During his brief tenure as president of the United States, the most compelling question for Donald Trump has been how he will reconcile the U.S. role as leader of the Western world with his “America First” agenda. There is no necessary contradiction between a desire to “Make America Great Again” and global leadership, but there have been fears that the U.S. would turn its back on the world in pursuit of narrowly defined nationalism. If last week’s Group of 20 meeting in Hamburg is any indication, the worst fears are justified. Trump has no interest in global leadership, and is prepared to endure international isolation as he doggedly follows his instincts and his agenda.
Disdain for multilateralism has been a core component of the Trump presidency; he believes that the U.S. can bring its might to bear more effectively and force outcomes more congenial to U.S. interests in bilateral settings. He believes “the global community” is a rhetorical trick to impose excessive and unfair burdens on his country.
Nowhere is that logic more evident than in his response to the Paris climate change accord, an agreement that Trump withdrew from with relish after his first trip to Europe as president earlier this year. German Chancellor Angela Merkel, host of last week’s G-20 meeting, made shoring up of the climate agreement a priority at the conclave. The final G-20 statement noted the U.S. withdrawal but pointedly stated that other assembled leaders called the Paris deal “irreversible.” In a news conference after the meeting, Merkel conceded that “the negotiations on climate reflect (the) dissent (of the G-20) all against the United States.”
To be charitable, Trump appears to have united other G-20 countries in ways that might not have been possible given the disputes that marked the Paris deal negotiations. And, it was noted in the communique that the U.S. is not indifferent to climate concerns. In a jarring sentence, the statement added that the U.S. “affirms its strong commitment to an approach that lowers emissions while supporting economic growth and improving energy security needs.” Washington also pledged to “work closely with other countries to help them access and use fossil fuels more cleanly and efficiently,” a policy that seems to challenge the very premise of the Paris deal.
On trade, the U.S. was also an outlier. The G-20 summit was launched in response to the 2007-9 global financial crisis, and its most important contribution was the commitment of its members during those difficult times to refrain from unilateral acts that could begin the unraveling of an open global trade order. There has been some slippage, but the G-20 has never wavered in its commitment to fight protectionism. Until Trump took office.
In the runup to this summit, U.S. representatives objected to boilerplate language on free and open trade, and instead insisted on more emphasis on “fairness,” code for precisely the unilateral actions that could trigger responses. The boilerplate survived, but with a qualification: The communique stated that leaders agreed they would “fight protectionism including all unfair trade practices” while, in a bow to U.S. insistence, they also “recognize the role of legitimate trade defense instruments in this regard.” Again, Merkel fingered the U.S. as responsible, noting “that negotiations on trade were extraordinarily difficult is due to specific positions that the United States has taken.” The world now waits to see what the U.S. will do after its review of global steel trade and whether it will impose sanctions on countries that Washington considers to be unfair traders.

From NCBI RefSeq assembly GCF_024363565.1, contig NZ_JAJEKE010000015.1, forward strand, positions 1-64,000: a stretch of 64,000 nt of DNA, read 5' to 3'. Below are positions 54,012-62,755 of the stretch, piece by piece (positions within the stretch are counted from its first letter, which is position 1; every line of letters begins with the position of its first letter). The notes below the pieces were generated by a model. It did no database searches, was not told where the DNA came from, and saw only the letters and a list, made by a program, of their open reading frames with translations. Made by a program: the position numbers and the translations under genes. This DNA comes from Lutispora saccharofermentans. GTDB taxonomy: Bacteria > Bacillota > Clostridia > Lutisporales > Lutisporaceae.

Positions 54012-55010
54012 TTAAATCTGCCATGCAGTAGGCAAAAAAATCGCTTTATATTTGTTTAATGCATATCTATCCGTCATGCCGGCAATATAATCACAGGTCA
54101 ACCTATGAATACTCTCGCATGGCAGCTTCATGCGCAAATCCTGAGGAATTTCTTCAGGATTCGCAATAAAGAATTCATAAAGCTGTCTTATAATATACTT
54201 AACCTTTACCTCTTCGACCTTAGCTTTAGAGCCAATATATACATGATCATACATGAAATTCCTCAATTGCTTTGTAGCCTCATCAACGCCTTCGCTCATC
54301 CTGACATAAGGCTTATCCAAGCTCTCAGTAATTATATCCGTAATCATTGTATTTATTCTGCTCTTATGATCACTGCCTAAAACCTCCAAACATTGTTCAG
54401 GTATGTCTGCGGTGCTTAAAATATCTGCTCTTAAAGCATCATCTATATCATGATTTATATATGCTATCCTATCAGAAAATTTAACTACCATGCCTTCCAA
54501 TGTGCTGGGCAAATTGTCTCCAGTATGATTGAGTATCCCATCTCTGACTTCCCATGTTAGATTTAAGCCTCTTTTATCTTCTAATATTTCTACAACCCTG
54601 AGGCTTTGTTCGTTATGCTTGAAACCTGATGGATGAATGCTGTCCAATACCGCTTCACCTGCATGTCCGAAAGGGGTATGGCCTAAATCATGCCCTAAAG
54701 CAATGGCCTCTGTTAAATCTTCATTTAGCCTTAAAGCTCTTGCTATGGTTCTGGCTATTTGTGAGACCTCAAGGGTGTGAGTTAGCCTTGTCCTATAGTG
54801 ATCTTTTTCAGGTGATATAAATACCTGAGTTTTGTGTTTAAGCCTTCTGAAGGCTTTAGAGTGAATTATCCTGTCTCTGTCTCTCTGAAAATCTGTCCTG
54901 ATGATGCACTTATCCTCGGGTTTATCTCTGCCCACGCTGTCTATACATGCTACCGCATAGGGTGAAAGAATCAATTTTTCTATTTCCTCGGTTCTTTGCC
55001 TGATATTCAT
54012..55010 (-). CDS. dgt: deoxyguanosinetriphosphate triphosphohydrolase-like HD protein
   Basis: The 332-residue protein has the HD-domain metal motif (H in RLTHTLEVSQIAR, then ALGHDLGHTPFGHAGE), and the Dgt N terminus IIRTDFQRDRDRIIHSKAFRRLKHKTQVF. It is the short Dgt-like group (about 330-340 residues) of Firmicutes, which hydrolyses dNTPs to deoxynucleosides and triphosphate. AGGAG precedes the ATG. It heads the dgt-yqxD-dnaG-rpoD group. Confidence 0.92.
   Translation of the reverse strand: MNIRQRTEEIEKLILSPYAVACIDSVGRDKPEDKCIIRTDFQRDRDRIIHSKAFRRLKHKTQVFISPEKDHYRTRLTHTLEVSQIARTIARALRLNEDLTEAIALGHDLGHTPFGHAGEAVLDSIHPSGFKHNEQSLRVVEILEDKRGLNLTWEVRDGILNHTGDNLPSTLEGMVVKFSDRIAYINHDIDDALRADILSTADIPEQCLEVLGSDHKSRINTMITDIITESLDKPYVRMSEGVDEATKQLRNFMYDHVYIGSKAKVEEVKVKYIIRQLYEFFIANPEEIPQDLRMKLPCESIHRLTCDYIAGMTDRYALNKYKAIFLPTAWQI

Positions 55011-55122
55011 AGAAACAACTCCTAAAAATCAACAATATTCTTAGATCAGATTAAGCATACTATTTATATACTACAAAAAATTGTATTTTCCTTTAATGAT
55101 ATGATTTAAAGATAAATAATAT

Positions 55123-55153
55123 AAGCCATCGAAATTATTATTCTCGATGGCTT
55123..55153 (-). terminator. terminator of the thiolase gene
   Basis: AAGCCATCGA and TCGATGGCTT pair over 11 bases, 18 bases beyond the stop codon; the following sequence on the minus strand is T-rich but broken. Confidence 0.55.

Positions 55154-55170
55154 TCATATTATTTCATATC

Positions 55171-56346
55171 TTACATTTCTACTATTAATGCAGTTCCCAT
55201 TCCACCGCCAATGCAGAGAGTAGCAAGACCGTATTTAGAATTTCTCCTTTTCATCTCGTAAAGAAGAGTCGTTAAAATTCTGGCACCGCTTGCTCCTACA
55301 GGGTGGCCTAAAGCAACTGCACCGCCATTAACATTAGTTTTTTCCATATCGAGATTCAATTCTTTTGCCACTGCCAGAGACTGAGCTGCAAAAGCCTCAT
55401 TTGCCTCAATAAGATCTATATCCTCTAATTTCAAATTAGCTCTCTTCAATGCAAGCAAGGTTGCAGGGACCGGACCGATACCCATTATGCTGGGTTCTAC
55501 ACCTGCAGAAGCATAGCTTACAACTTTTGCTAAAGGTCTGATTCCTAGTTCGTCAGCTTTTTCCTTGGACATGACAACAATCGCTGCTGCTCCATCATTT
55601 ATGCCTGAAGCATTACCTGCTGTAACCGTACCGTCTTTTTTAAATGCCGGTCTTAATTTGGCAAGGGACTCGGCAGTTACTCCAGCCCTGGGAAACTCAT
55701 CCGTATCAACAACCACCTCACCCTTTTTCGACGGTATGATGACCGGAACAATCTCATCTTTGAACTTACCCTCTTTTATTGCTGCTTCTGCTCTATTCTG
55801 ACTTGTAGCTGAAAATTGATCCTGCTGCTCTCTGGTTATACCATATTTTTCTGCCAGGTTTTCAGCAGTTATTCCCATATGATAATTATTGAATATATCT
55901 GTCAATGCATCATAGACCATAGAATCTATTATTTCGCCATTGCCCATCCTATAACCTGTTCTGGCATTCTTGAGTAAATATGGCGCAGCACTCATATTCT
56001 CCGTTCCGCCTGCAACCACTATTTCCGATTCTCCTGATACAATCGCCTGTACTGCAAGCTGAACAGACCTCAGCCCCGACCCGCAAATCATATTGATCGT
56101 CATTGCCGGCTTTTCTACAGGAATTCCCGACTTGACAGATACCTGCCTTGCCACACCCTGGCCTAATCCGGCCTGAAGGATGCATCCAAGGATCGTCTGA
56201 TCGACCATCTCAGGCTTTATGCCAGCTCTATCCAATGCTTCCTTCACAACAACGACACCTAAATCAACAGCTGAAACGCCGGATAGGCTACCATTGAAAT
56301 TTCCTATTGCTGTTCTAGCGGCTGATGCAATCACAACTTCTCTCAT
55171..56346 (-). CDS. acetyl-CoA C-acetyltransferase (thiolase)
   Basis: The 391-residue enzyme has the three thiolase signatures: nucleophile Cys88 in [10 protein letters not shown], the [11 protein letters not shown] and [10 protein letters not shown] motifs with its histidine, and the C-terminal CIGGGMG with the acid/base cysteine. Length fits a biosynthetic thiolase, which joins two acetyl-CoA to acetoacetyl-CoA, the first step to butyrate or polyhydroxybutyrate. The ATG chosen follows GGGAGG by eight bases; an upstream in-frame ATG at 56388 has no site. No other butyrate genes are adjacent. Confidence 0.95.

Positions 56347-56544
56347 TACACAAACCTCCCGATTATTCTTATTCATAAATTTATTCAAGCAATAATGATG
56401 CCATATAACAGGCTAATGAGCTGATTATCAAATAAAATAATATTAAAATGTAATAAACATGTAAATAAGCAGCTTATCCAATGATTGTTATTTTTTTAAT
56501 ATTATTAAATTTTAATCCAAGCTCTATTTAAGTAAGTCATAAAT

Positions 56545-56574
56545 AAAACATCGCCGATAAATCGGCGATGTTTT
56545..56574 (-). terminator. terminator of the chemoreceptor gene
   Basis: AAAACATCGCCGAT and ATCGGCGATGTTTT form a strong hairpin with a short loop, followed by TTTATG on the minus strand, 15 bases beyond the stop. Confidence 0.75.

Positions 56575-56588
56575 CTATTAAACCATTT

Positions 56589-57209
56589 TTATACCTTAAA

The G-20 communique did not mention North Korea, a stunning omission in light of the long-range missile test that occurred days before the summit and given reports that the topic dominated many bilateral meetings that justify the G-20 (and other big summits) process. A condemnation of Pyongyang’s behavior would have carried considerable weight, especially given the failure of the United Nations Security Council to do so. Equally telling, it was an issue that Trump could have supported — all his predecessors would have eagerly seized the opportunity. That failure confirms his disinterest in — or disdain for — such multilateral forums.
The meeting did, however, provide an opportunity for Trump, Prime Minister Shinzo Abe and South Korean President Moon Jae-in to meet trilaterally and confirm their cooperation to address the North Korean threat. Abe and Moon also held a bilateral sit-down at which they agreed to build “future-oriented” bilateral relations.
Other world leaders are trying to fill the gap created by Trump’s myopia. The Japan-European Union trade agreement announced before the summit is critically important, but it is also an affirmation of the commitment of Japan and the EU to the global trade order that has facilitated prosperity and security. As Abe declared during his visit to Sweden after the G-20 meeting, “It is … vital that we keep on raising high the flag of free trade.” The determination of G-20 leaders to safeguard the Paris accord is another positive sign, but there is no missing the impact of U.S. withdrawal. A G-19 is, despite the math, much smaller than a G-20.
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